I'll start with water. Here in Toronto, we've been sampling from some local plants. Our water is drawn from the Great Lakes, so the source of the microplastics in that water is simply the microplastics being in the lake. People also have sampled bottled water and have found microplastics in that bottled water. Some of that is actually from the PET cap. In groundwater, people find that there's much less.
I think it just depends on where you're actually getting your water from and where your water is stored. Also, then, we're trying to understand if anything is added during the treatment process.
For air, microplastics are found now to be prevalent in dust. I think some of this is the waste issue we're discussing, but some of it is just the fact that I'm sitting in a room with plastic chairs and plastic-made carpets. If the sun were shining in a window, I could see little dust particles floating around. The reality is that some of those are from the materials in the room. When we look at a certain type of instrument to tell what type of material it is, we see that some of those are microplastics. Because they're getting airborne, they are transporting atmospherically, like other chemicals.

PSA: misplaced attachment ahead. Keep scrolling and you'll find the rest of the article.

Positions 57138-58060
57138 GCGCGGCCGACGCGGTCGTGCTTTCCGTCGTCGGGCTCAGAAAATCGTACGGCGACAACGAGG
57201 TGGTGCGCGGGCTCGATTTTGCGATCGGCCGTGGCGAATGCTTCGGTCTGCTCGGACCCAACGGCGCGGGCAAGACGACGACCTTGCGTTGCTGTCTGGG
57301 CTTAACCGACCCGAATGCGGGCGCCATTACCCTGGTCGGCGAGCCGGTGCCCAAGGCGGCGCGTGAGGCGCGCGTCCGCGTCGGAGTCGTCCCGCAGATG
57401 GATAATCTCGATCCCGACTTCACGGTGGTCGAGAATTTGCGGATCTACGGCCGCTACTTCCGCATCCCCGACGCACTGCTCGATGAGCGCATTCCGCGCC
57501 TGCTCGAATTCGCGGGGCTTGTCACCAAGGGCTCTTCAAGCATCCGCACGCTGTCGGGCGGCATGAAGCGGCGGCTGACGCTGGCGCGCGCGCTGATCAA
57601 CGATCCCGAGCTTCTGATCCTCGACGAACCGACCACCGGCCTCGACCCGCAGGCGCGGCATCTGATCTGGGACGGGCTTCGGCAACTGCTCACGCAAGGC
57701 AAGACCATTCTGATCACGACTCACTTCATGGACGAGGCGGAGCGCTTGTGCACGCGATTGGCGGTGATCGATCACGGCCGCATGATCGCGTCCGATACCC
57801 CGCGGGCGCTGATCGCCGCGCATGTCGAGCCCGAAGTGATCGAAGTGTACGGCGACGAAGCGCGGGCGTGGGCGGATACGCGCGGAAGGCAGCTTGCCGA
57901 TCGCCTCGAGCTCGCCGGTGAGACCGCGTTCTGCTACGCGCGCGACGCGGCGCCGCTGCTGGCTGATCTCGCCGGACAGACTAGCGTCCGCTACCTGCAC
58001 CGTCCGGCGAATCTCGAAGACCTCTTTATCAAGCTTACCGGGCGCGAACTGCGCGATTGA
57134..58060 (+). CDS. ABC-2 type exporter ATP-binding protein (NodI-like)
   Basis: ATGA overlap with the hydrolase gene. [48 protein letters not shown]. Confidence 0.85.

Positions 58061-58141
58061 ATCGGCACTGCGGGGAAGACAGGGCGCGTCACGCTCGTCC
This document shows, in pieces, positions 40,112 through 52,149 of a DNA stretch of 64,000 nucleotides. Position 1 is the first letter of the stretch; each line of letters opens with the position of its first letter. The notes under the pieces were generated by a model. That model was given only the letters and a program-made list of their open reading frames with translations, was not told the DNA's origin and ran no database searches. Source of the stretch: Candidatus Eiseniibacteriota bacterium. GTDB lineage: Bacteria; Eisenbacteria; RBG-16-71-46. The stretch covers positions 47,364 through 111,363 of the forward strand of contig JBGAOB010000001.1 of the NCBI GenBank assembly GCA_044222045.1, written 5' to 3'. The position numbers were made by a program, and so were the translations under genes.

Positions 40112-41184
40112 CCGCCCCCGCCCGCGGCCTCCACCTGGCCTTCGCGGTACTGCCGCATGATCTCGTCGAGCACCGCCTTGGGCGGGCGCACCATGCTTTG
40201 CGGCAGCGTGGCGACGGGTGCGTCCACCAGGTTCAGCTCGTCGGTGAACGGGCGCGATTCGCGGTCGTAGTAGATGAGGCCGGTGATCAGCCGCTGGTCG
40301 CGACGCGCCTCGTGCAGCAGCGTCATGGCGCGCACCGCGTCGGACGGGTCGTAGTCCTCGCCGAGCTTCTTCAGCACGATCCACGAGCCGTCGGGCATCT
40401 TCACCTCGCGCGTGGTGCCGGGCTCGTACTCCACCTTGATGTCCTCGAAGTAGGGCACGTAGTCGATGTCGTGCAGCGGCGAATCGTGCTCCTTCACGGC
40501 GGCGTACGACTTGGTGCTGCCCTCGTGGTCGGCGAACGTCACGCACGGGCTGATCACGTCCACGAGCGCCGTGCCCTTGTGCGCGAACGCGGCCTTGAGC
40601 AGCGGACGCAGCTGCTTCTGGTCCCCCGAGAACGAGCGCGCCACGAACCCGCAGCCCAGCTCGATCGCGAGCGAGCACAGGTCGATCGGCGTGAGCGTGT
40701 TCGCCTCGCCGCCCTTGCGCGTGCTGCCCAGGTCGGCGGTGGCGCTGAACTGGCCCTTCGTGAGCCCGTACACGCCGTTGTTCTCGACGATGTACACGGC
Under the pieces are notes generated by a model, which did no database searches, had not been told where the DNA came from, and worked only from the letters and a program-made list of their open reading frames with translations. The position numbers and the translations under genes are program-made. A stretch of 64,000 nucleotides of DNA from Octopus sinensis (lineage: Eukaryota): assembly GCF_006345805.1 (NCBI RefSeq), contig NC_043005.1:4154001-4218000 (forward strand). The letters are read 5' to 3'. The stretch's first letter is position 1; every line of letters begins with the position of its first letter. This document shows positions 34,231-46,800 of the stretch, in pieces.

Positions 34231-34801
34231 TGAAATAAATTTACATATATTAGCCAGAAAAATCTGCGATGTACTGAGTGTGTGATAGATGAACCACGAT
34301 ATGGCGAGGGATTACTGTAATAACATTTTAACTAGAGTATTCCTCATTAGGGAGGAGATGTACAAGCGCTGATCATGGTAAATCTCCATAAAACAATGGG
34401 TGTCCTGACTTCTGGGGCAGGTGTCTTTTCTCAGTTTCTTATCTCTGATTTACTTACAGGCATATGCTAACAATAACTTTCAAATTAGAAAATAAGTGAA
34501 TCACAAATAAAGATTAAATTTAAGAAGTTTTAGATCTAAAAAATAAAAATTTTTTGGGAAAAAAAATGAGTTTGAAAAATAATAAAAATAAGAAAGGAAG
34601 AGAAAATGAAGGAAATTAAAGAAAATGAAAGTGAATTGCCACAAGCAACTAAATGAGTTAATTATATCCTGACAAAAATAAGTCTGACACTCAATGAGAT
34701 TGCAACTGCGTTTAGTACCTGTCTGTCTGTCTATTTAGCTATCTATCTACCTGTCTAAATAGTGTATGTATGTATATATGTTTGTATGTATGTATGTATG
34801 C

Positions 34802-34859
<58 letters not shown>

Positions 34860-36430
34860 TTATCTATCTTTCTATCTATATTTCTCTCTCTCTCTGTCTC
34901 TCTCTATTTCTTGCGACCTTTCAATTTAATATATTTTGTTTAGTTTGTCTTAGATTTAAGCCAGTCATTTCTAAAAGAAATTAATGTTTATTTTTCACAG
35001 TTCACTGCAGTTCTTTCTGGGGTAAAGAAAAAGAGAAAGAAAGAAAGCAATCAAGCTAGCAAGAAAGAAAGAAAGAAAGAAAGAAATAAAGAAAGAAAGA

That's why, when we think about solutions, we have to think about this whole circular economy and waste issue. For microplastics, some things are a bit unique, in that some of this just comes from the wear and tear of using the materials. Tire dust is another example of that.